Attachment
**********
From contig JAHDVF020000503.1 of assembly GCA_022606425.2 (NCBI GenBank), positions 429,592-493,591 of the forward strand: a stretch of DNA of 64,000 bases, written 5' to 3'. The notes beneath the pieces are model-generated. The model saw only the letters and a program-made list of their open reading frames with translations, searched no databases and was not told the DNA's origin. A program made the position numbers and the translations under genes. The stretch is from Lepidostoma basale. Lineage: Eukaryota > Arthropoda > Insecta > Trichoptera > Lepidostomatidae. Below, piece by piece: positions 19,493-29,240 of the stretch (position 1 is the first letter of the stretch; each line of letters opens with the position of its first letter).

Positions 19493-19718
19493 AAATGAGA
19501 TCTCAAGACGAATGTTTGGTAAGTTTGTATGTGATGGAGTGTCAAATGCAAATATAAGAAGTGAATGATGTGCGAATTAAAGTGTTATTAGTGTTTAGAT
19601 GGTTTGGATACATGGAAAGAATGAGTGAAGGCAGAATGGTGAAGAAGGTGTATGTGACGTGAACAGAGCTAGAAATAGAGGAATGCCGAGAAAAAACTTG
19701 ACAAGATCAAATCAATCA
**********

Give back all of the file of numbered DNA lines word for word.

From contig JAHDVF020000503.1 of assembly GCA_022606425.2 (NCBI GenBank), positions 429,592-493,591 of the forward strand: a stretch of DNA of 64,000 bases, written 5' to 3'. The notes beneath the pieces are model-generated. The model saw only the letters and a program-made list of their open reading frames with translations, searched no databases and was not told the DNA's origin. A program made the position numbers and the translations under genes. The stretch is from Lepidostoma basale. Lineage: Eukaryota > Arthropoda > Insecta > Trichoptera > Lepidostomatidae. Below, piece by piece: positions 19,493-29,240 of the stretch (position 1 is the first letter of the stretch; each line of letters opens with the position of its first letter).

Positions 19493-19718
19493 AAATGAGA
19501 TCTCAAGACGAATGTTTGGTAAGTTTGTATGTGATGGAGTGTCAAATGCAAATATAAGAAGTGAATGATGTGCGAATTAAAGTGTTATTAGTGTTTAGAT
19601 GGTTTGGATACATGGAAAGAATGAGTGAAGGCAGAATGGTGAAGAAGGTGTATGTGACGTGAACAGAGCTAGAAATAGAGGAATGCCGAGAAAAAACTTG
19701 ACAAGATCAAATCAATCA